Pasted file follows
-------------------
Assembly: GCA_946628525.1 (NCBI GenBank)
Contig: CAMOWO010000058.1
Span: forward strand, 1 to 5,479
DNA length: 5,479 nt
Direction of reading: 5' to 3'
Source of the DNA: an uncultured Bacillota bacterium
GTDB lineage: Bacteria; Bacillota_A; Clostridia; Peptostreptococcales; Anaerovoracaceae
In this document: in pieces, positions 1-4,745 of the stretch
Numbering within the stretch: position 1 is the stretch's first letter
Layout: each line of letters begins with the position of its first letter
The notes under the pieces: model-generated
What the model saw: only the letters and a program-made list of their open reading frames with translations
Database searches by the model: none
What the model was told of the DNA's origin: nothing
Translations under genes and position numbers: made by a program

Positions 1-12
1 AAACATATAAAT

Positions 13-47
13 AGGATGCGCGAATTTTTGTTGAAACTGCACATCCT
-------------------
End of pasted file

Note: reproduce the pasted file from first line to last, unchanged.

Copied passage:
Assembly: GCA_946628525.1 (NCBI GenBank)
Contig: CAMOWO010000058.1
Span: forward strand, 1 to 5,479
DNA length: 5,479 nt
Direction of reading: 5' to 3'
Source of the DNA: an uncultured Bacillota bacterium
GTDB lineage: Bacteria; Bacillota_A; Clostridia; Peptostreptococcales; Anaerovoracaceae
In this document: in pieces, positions 1-4,745 of the stretch
Numbering within the stretch: position 1 is the stretch's first letter
Layout: each line of letters begins with the position of its first letter
The notes under the pieces: model-generated
What the model saw: only the letters and a program-made list of their open reading frames with translations
Database searches by the model: none
What the model was told of the DNA's origin: nothing
Translations under genes and position numbers: made by a program

Positions 1-12
1 AAACATATAAAT

Positions 13-47
13 AGGATGCGCGAATTTTTGTTGAAACTGCACATCCT